Friday, October 19, 2012

How many ears must a man have before he can hear people cry?

It is ironical that the government is determined to go ahead with certain mega projects—despite objections from the public—yet turns a deaf ear to pleas for better roads and bridges and other public amenities. Among these proposed projects are a multi-storied shopping mall and hotel on the bluff which is occupied by the 100-year-old Atkinson Clock Tower in KK, and the dams in Kota Belud and Ulu Papar.

You don’t have to travel to remote areas to see that many villages need better roads and bridges. In fact, many of these places have been visited by government officials who came to announce to excited villagers: their dirt road will be upgraded, a bridge will span across the river, they will  enjoy the convenience of piped water to their homes.

However, even simple villagers are now realizing that there are leaders who pretend to listen and do little more than scatter empty promises—like the promise to seal a stretch of track in some Kota Belud village. So enraged were the villagers, when they discovered it was just another empty promise, that when a huge signboard was erected to announce the upgrading of another dirt road they took their axes and parangs and chopped it down. The dirt road was actually sealed after the incident. But could you blame the exasperated people for doing what they did?

How long do these bearers of empty promises expect the rakyat to be patient? Ten years? Twenty? Fifty?
Photo credit: D. Aloysius

What the people want are proper roads, roads on which vehicles could be driven in all weather and not those which magically turn into drains, rivers or buffalo ponds after a five-minute afternoon shower.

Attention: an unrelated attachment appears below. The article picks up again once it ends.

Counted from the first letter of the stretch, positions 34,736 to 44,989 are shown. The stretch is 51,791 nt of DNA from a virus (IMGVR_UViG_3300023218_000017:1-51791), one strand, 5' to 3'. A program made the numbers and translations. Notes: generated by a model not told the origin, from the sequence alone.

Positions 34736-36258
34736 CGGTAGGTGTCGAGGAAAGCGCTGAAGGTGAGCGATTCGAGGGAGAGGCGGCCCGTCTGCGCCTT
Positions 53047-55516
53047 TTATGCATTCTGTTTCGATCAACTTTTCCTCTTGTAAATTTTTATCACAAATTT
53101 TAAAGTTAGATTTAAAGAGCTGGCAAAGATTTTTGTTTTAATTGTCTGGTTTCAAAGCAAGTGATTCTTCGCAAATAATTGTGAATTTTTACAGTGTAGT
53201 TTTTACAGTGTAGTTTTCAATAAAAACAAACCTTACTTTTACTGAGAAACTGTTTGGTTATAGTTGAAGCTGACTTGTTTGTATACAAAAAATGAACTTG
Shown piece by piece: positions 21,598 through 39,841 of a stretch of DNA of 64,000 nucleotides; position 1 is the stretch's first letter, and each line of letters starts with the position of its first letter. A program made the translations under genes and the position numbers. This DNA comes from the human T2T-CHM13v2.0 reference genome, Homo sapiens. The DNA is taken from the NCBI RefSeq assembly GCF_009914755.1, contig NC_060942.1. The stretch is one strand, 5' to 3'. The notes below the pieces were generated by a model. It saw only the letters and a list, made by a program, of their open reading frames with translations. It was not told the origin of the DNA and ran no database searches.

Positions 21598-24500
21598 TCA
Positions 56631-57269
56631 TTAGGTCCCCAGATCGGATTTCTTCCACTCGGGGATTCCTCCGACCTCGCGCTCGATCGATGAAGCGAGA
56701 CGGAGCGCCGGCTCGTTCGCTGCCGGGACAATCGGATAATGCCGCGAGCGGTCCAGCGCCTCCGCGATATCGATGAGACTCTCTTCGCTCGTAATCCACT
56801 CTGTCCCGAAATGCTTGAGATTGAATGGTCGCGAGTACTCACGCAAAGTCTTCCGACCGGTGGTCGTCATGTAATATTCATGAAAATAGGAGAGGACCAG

The people want good bridges so they could walk without worrying they'd step into a hole or trip on a loose plank. They want safe bridges so their school-going kids would not fall through a man-sized hole and plunge into the river.
Photo credit: 1Suara Sabah
Photo credit: 1Suara Sabah

Sky bridge in WMal (Courtesy of D. Dryland)

1926 Keningau (Colonial Office Photographic Collection)


While some places in the country have fancy bridges so tourists could touch the sky and admire the view and treetops, many villages in Sabah have to make do with jambatan gantung some of which are in unimaginable state of disrepair. You’d assume that now we are no longer a colony, we’d have better bridges than we did during those faraway colonial days. But some bridges built during those days could be much superior to those newly built ones, at least in Sabah.

I noted that a jambatan gantung in this village I visited recently was used by many people passing through the area. Is it the only bridge serving the kampung, I wondered. A motor-cyclist had to get off his machine, inspect the bridge before he laboriously took his motor-bike across.

In my own kampung, a wooden bridge built to enable vehicles to cross the river is now barely passable even for us, two-footed beings. Yet this bridge was actually built so tractors could be driven to the paddy fields across the river. Needless to say, no tractors could cross the river today and, judging by the condition of the bridge, no tractor has passed that way for many years already.
My kampung in the news.

A view of the same bridge

Like kids, we’re continually told to be grateful for this, that and more. Be grateful because we have a leader who has the “ability and readiness to listen to the grouses and wants of the people in the State”, someone said in a recent newspaper report.

Well, my dear reader, judge for yourself. Should we be grateful for the crumbs that fall from the table?

My response? Allow me to borrow some words from an old song: “The answer, my friend, is blowing in the wind. The answer is blowing in the wind.”

1 comment:

  1. Those words from that song sum it all. These leaders think we are dumb enough to forget what's blown in the wind.